I’m working on a tablet woven band in pure silk at the moment, and it reminded me of another project I undertook a couple of years ago.  Lena and I had hatched a plan for some trim for new garb. We’d both measured the neckline, cuffs and lower hem of an existing tunic,  and agreed we’d probably need about 4.5-5m of trim to decorate all of those edges.  I then wandered of into the wilds of the internet in search of a pattern that was  viking-related, looked authentic from a distance, and wasn’t brocade. (I wasn’t feeling confident enough to try *that* just yet).

I found Mervi Pasanen’s interpretation of Birka B21, a twill version of a brocaded original. Mervi’s version utilises half turns,  has small mirrored ‘S’ shapes in a minor repeating motif, and two larger motifs one of which I think of as a “toothed S” .

Pattern adjustments

  • I swapped the pattern color scheme to dark on light, and re-sketched the threading diagram with this in mind. The bands Mervi includes in her blog post have the motifs in a lighter color against a dark background, as does her pattern, and I kept getting confused. Redrawing the threading took care of this, and I noted my changes to the border cards at the same time.
  • I altered the border card threading to make best use of available thread. I had only just enough thread if the amount used was exactly the same in both colors.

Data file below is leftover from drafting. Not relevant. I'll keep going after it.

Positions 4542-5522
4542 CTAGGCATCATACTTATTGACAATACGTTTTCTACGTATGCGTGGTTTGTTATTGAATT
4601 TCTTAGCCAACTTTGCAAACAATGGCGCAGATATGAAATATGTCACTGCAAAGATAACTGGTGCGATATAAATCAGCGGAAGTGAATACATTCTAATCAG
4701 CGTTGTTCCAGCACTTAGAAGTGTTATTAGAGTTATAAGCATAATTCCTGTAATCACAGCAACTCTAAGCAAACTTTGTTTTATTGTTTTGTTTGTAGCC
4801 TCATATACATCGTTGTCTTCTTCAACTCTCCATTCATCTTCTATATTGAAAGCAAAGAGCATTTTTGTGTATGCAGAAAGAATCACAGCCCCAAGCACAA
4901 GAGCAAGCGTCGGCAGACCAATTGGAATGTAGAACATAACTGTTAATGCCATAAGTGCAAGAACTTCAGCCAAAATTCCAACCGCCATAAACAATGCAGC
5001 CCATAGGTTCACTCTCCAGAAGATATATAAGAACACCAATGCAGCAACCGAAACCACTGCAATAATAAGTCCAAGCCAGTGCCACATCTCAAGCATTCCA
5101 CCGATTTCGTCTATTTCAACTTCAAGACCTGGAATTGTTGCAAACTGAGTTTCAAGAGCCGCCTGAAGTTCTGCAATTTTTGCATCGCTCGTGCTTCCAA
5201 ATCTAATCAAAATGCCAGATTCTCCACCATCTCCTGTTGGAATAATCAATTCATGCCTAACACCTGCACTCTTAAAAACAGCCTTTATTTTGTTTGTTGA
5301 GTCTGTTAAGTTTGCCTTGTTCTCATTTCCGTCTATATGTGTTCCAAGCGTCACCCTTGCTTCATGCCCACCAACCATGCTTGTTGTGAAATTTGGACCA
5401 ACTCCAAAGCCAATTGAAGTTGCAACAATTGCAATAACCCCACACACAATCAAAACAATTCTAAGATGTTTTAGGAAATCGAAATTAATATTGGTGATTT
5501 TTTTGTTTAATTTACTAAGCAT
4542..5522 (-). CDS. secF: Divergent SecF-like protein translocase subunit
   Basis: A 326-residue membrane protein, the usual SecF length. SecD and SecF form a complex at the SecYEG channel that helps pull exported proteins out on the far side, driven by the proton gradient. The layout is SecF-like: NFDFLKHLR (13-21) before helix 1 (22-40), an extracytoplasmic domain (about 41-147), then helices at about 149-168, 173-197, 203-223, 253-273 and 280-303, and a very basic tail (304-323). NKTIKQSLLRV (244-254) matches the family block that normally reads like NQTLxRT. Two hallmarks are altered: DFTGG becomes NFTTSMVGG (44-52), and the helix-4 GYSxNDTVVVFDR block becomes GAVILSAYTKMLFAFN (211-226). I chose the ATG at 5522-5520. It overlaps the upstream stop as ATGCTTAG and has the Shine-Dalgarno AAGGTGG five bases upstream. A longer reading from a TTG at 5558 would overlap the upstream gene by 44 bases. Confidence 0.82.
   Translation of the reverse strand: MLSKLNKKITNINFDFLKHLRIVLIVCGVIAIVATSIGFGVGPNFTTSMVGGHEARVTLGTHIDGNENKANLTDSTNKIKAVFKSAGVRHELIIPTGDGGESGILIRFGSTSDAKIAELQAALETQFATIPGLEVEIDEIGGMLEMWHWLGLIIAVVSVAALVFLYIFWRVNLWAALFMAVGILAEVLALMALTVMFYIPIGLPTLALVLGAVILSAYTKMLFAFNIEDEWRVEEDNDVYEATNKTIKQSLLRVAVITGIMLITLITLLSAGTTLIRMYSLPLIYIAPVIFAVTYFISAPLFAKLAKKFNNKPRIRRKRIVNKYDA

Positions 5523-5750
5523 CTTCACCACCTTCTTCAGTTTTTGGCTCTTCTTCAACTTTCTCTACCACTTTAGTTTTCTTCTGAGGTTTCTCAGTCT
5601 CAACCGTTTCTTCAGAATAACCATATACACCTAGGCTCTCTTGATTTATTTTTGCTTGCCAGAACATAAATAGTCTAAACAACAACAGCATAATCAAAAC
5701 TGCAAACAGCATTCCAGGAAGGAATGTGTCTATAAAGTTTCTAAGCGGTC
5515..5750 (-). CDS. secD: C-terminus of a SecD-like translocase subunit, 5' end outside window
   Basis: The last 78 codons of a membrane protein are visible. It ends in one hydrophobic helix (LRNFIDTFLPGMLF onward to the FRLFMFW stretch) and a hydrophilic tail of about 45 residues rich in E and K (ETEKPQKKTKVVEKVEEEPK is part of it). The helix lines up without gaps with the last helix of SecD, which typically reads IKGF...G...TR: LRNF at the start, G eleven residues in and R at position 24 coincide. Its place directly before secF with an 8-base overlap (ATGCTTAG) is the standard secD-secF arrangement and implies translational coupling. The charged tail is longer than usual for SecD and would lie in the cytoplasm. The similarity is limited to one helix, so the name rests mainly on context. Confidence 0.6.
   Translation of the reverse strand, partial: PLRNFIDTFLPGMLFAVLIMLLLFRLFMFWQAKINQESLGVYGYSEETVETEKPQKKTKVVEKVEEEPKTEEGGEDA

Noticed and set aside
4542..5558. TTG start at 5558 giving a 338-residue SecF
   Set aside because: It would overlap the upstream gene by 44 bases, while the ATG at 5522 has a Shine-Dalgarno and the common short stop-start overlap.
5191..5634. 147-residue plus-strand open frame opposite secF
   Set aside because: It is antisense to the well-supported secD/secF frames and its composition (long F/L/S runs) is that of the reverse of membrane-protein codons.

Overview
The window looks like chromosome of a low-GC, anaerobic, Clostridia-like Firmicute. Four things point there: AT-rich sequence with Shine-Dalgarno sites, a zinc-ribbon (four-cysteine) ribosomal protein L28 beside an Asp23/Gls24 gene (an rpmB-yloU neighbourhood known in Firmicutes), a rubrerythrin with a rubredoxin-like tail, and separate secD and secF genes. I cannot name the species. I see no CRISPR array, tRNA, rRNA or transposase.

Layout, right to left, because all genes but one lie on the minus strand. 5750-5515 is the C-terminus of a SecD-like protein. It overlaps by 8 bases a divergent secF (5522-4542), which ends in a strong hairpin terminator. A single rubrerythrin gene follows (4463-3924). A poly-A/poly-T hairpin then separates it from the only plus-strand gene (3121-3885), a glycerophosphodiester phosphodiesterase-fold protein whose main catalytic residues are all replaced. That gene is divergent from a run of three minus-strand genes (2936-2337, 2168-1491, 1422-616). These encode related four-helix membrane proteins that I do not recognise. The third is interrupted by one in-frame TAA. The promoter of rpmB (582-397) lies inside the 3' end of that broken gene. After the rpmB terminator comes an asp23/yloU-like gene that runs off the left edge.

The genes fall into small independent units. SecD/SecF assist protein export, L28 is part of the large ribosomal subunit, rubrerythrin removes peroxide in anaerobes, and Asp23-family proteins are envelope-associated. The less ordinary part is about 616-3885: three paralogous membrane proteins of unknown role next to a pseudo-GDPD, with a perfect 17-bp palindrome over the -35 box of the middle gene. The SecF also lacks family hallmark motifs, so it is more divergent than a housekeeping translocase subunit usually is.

• I decided to use 3 repeats of the minor motif in-between each toothed S, ignoring the swastika motif completely.
  • When I printed out the pattern, I realised I was having issues following which cards to turn forward and backward. (Hey, I was relearning back then!)  The pattern is quite clear on the matter, but at the time, I found it really helpful to color the background in in each row where specific cards turn backward.  It made it easier for me to follow.
  • I also marked a few rows which had easy ‘watch-points’ to spot – places where motifs came to a point, or where an edge color change happens. These became the rows where I would stop for a break, because it was easier to find where I was when starting again. ( I don’t mark a pattern each time I stop, and I don’t advance a ‘row marker’ after completing each row, as I find those techniques slow me down too much.)

Thread and calculations

  • I decided on 30/2nm silk for the warp, and linen for the weft.
  • Taking into account the 5m needed for the finished trim and my average warp take-up, I calculated that I’d need about 8m of warp to guarantee producing enough trim.

Winding the warp and setting up

Below, you can see my rather Heath-Robinson idea of a warping board: one coffee table, 4 C-clamps and 2 Ikea pot-lid holders. The torn bits of paper near the warp pegs were placed after every 10 threads had been wound on.

warp threads wound onto a board

Setup was going to be warp-weighted:

  1. Once I’d wound all the threads needed, I added little choke-ties every 12-18 inches and cut the warp ends. This produced something a bit like anchor/dmc stranded floss, which is bound in paper, and you can pull on one end without ending up in a tangled mess.
  2. For each card: I threaded them individually. I then added a 1.5oz weighted leader thread to one end of the warp threads,  and wound most of the warp  onto a bobeez bobbin. I secured the other end of the warp in a carabiner.